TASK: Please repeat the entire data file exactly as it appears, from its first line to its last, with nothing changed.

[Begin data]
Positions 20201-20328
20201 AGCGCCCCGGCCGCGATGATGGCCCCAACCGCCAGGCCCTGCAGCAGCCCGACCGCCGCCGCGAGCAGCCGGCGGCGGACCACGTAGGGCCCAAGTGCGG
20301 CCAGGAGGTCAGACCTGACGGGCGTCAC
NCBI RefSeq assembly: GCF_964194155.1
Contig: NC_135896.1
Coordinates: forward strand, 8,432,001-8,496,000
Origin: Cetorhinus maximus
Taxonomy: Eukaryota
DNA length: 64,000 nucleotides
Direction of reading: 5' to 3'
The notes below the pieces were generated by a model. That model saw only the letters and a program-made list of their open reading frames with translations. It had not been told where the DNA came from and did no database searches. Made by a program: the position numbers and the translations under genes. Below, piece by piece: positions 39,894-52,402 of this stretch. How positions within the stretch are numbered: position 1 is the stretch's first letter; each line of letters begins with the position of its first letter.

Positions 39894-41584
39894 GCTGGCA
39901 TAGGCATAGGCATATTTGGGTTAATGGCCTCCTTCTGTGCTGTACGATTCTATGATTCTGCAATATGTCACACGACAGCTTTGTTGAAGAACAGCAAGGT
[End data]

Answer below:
Positions 20201-20328
20201 AGCGCCCCGGCCGCGATGATGGCCCCAACCGCCAGGCCCTGCAGCAGCCCGACCGCCGCCGCGAGCAGCCGGCGGCGGACCACGTAGGGCCCAAGTGCGG
20301 CCAGGAGGTCAGACCTGACGGGCGTCAC
NCBI RefSeq assembly: GCF_964194155.1
Contig: NC_135896.1
Coordinates: forward strand, 8,432,001-8,496,000
Origin: Cetorhinus maximus
Taxonomy: Eukaryota
DNA length: 64,000 nucleotides
Direction of reading: 5' to 3'
The notes below the pieces were generated by a model. That model saw only the letters and a program-made list of their open reading frames with translations. It had not been told where the DNA came from and did no database searches. Made by a program: the position numbers and the translations under genes. Below, piece by piece: positions 39,894-52,402 of this stretch. How positions within the stretch are numbered: position 1 is the stretch's first letter; each line of letters begins with the position of its first letter.

Positions 39894-41584
39894 GCTGGCA
39901 TAGGCATAGGCATATTTGGGTTAATGGCCTCCTTCTGTGCTGTACGATTCTATGATTCTGCAATATGTCACACGACAGCTTTGTTGAAGAACAGCAAGGT